Study: Majority of states facing shortage of ICU doctors

A nurse evaluates a coronavirus COVID-19 patient in the intensive care unit at Regional Medical Center on May 21, 2020 in San Jose, California. (Photo by Justin Sullivan/Getty Images)

According to a new study from researchers at George Washington University, a majority of states in the U.S. will not have enough intensive care unit doctors as the coronavirus pandemic continues across the nation.

Data collected in the report shows that 26 states are at risk of having an inadequate amount of ICU doctors, with Louisiana, Mississippi, and South Carolina listed as having an inadequate supply of ICU workers "at any demand."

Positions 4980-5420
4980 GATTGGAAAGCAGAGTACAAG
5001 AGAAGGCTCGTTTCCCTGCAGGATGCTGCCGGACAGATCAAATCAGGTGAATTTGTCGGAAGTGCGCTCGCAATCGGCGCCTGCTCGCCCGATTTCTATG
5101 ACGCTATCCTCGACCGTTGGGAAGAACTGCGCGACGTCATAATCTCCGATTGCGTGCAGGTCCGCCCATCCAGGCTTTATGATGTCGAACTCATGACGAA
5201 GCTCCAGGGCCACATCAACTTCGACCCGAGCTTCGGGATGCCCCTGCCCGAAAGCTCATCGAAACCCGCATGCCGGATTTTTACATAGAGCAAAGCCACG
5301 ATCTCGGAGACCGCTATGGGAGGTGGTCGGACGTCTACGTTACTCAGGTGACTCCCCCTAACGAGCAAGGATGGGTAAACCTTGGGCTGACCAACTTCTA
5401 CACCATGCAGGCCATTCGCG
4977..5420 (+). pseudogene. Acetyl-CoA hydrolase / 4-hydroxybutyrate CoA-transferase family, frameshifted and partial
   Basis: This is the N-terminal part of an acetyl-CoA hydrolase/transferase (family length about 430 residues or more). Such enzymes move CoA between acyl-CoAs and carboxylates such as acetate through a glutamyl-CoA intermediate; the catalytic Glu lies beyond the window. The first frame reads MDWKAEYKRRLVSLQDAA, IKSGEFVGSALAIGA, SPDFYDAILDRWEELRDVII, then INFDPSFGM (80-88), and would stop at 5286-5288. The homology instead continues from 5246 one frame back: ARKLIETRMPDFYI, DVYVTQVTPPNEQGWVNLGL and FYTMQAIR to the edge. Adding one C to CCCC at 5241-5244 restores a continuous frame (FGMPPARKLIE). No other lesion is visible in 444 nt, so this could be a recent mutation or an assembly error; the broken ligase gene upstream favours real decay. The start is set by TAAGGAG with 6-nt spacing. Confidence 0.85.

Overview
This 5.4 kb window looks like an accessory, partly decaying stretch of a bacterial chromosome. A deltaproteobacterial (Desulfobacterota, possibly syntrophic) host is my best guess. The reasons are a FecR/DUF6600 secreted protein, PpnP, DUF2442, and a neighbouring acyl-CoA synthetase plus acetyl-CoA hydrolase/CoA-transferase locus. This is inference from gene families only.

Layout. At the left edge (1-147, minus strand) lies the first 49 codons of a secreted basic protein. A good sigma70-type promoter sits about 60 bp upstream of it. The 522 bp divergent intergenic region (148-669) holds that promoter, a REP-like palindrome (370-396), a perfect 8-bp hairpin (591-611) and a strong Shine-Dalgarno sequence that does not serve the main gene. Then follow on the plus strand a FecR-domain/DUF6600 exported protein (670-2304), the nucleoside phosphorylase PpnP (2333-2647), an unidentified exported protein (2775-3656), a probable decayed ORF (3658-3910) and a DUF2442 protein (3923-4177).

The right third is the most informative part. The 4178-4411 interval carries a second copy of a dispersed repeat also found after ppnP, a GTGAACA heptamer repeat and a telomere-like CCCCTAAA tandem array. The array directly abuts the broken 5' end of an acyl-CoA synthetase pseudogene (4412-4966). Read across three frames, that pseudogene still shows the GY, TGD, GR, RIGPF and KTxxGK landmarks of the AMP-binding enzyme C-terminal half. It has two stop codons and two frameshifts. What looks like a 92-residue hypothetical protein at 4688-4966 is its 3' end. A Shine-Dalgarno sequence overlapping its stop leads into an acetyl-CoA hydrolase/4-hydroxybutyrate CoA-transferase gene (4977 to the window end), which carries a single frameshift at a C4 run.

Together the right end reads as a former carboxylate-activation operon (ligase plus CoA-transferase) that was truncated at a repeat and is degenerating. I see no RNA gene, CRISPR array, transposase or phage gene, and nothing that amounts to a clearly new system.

The study says that New York, New Jersey, and Connecticut all have enough ICU doctors to provide adequate care, even in the case of a surge of COVID-19 cases.

Statistics also show that 10 states are at risk of running low on their supply of critical care nurses, nine states may face shortages in respiratory therapists, seven states are facing shortages in doctors trained to work in hospitals and six states are facing shortages in pharmacists.

The information comes as hospitals across the nation are continuing to fill due to the coronavirus pandemic.

According to the latest information from Johns Hopkins University, the number of daily coronavirus cases in the United States have been on the decline since recent spikes in July. 

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